Canadians went to the polls yesterday – not that you would know it here in the U.S., as very few media outlets bothered to even mention it, let alone report on the results. And those results were interesting, indeed.
The main headline is that Stephen Harper, the head of the Conservative Party, will remain as prime minister after the party swept into the majority yesterday with 167 seats. This new majority will mean that for the next few years Canada will be moving to the right.
But much of the news in the Canadian news media is around the strong showing by the New Democratic Party (NDP) which jumped up from its traditional third place finish to end up second with 102 seats. The Liberals, on the other hand, were trounced, retaining only 34 seats in Parliament. As a result Michael Ignatieff has resigned as leader of the Liberal Party saying the “only thing Canadians like less than a loser is a sore loser.”
But the Liberals were not the only losers yesterday as the Bloc Québécois, the separatist party of French-speaking Quebec, only were able to retain four seats as many Quebeckers voted for the NDP in an attempt to hold off a Conservative majority. Party leader Gilles Duceppe has also resigned, as a result.
Ironically, there are those who think that the prospects for a separate Quebec may have just increased. With the Tories now no longer needing partners to pass legislation, the prospects of more rights-wing governance may push the French part of the country further away.
"We will implement what we laid out in the budget, our plan for jobs and growth without raising taxes," Harper said last night, sounding very much like a Republican. High on the Conservative agenda are bills to toughen crime laws, more foreign ownership of businesses, and looser firearms regulation.
at 1:00 PM
Putting the "digital" guys in charge will not turn around old media companies; sorry, it's just not as simple as that
I read a tweet this morning that immediately got my attention as it had something to do with putting "digital people in charge of everything." But in the end it was just a tweet, not something that should be taken all that seriously as an argument.
But the issue of who should be running operations at many publishing firms is still an issue of importance, and I believe is very much unresolved. The reason for this is that too many media executives are looking for easy answers.
The whole digital versus print debate is bogus to begin with. Anyone who can reduce the whole state of the industry to as simple a formula as digital versus print is not to be taken seriously.
A good example of this can be seen at one newspaper company, recently emerging from bankruptcy. I don't want to get personal here so there is no reason to name the company, you'll get the idea. This company recently brought on a bunch of digital gurus and its CEO is well known to be an advocate of digital media. But is this, by itself, a formula for success? Hardly.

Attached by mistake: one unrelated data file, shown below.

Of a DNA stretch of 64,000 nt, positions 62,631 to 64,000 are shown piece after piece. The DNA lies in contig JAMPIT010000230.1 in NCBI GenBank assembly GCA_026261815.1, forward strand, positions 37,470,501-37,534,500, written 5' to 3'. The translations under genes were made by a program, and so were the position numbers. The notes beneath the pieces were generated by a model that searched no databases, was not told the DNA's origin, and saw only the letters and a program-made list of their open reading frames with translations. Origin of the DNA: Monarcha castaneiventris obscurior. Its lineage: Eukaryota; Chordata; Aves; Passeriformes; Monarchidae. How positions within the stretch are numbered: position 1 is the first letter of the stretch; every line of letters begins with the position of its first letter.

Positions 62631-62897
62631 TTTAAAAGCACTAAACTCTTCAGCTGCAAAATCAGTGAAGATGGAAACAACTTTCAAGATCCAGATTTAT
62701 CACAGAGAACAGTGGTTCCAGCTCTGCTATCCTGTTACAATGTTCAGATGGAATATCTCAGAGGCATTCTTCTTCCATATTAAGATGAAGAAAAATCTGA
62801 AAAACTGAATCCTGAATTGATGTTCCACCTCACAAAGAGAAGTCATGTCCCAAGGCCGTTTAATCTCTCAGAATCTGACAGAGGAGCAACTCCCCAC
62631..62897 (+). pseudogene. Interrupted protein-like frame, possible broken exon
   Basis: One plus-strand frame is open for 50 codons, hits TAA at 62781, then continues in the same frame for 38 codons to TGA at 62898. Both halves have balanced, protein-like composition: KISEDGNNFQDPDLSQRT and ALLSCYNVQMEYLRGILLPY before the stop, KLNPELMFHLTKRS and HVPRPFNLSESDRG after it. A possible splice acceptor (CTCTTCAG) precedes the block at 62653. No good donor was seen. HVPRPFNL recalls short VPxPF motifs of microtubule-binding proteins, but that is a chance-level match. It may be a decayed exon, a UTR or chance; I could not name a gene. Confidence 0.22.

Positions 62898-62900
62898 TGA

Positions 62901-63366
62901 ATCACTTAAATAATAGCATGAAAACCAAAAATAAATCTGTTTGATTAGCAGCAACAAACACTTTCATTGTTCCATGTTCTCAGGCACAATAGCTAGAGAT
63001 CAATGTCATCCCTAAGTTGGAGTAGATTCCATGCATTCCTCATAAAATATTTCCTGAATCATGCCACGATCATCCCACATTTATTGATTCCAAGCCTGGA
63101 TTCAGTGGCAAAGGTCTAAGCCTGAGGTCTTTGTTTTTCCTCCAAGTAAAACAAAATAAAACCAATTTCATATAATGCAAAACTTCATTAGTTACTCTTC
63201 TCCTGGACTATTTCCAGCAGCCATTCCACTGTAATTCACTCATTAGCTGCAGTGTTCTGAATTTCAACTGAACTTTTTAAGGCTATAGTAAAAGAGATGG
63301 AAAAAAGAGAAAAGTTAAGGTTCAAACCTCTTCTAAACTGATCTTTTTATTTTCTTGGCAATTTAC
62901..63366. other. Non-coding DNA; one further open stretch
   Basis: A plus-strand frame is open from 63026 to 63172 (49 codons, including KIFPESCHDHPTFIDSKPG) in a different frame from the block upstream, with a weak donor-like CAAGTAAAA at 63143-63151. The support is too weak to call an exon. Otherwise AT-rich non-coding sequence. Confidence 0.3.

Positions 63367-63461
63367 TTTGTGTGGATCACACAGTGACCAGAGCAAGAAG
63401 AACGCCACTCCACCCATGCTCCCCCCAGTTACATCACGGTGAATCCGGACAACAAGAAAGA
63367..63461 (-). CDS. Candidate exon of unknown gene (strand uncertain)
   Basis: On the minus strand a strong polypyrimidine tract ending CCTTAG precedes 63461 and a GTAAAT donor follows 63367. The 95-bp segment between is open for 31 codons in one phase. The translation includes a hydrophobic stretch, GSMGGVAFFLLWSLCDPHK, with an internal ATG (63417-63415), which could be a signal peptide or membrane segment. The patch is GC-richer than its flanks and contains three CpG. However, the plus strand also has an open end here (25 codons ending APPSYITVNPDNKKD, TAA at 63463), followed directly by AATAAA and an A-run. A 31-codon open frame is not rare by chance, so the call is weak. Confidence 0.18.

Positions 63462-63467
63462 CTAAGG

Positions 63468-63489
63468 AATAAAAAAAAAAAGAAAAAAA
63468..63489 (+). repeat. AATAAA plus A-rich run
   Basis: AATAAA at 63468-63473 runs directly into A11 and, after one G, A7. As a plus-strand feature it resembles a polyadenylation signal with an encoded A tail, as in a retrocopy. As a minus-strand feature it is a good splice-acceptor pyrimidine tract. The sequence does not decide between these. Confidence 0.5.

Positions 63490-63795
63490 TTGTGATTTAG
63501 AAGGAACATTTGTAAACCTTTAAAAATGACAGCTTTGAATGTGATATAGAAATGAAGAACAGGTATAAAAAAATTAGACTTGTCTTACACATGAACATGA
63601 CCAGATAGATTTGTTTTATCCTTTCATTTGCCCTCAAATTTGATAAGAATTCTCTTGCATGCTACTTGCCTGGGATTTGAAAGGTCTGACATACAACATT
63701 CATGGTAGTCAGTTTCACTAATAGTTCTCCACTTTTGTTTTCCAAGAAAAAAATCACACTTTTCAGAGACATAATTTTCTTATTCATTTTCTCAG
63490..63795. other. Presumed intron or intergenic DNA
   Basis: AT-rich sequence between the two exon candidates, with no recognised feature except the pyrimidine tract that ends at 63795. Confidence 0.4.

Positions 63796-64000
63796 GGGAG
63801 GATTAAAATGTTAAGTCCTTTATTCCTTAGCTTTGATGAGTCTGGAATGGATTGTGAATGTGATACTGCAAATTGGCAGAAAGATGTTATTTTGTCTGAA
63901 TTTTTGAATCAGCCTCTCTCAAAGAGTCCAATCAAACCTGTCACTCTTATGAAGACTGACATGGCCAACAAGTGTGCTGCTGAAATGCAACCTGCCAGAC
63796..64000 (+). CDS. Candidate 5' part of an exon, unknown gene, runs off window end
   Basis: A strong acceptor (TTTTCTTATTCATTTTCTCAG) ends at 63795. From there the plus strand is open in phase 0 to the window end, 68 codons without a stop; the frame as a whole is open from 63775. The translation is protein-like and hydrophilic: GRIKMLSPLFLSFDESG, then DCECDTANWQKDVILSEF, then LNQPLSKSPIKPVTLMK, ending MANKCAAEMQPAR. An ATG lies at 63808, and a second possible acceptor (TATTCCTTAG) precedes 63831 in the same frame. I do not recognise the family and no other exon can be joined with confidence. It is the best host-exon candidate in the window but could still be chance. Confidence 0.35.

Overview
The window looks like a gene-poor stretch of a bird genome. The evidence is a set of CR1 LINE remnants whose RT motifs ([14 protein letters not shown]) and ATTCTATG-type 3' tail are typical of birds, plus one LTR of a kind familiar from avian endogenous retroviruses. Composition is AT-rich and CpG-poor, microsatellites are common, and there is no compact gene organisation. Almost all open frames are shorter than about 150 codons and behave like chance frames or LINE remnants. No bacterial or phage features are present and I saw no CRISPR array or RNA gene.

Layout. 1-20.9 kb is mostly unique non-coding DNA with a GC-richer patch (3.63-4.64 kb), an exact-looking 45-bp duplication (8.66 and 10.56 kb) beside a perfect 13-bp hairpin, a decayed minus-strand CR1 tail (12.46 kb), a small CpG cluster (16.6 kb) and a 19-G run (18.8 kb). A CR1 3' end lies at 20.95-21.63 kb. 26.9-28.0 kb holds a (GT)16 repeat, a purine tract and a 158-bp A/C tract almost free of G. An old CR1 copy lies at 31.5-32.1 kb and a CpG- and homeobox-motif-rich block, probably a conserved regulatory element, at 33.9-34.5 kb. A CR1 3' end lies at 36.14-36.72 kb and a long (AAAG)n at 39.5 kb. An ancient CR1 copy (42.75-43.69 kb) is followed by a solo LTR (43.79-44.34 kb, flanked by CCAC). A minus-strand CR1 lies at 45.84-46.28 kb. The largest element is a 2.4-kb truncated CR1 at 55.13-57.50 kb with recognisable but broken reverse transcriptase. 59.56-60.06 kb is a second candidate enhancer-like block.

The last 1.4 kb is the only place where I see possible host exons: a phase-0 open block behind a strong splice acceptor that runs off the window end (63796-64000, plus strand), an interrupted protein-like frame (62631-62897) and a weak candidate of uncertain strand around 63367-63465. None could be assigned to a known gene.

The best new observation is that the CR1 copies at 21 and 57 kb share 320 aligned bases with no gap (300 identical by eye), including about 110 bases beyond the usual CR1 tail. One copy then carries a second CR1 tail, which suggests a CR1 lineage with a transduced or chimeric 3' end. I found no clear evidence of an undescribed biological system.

A quick look at the management team shows the same weaknesses many media firms have: it is a company run by old, white guys. As for the digital gurus, I would hardly call them a forward thinking bunch if they continue to advocate for strategies straight out of the last decade. As a result, this company has yet to launch mobile or tablet applications, and their websites are some of the ugliest on the net. Some digital strategy!
The point is not to criticize fellow New Media folk, but to point out that the road to success won't be reached through so simple a formula. Have digital people run things (and I'm one of those) is great . . . if the digital folk have some track record of success; also, if those same people can write, edit, sell, produce and distribute. They can't, you need a team in this business.
That is why it is important that media executives understand that the biggest issue revolves around disruptive management: new ideas, procedures and rules placed on top of a stagnant workflow. Every reporter, editor and sales person wants to success digitally, they just often don't want things to change very much personally. This problem has existed for more than a dozen years now – the ol' issue of change.
The web is old enough now that we have digital gurus who are so wedded to web publishing that they are closed off to the new platforms emerging at an accelerating pace. Their advice is often to not get drawn into the new platforms but to instead concentrate on areas where they feel more comfortable. As a result, there are media companies out there right now who think they are digital leaders but are looked at from the outside as dinosaurs.
One thing that I have learned in the 15 months of publishing TNM is that there is a whole new generation of talent that needs to be incorporated into the old newspaper and magazine management structure. Smart, young, creative individuals whose ideas need to be unleashed within the industry. Instead, we forcing these brilliant people to become competitors. It won't turn out well for the old guys.
(Note: don't read too much into the Flipboard graphic. I just used it as an example of creative thinking for a new digital platform.)
The essential news app: Rapture Detector promises to give users 30 minute head start on the competition
It is a sad fact that God does not issue press releases, a reason why there is so little good religion news in modern newspapers. But fear not: a developer has just released an app that can help.
Dubbed Rapture_Detector_1.0, the 99 cent app promises to give you a heads-up 30 minutes before the rapture – very useful for those editors in charge of their news site's content. At 99 cents this app seems like a bargain, but then again it can only be used once.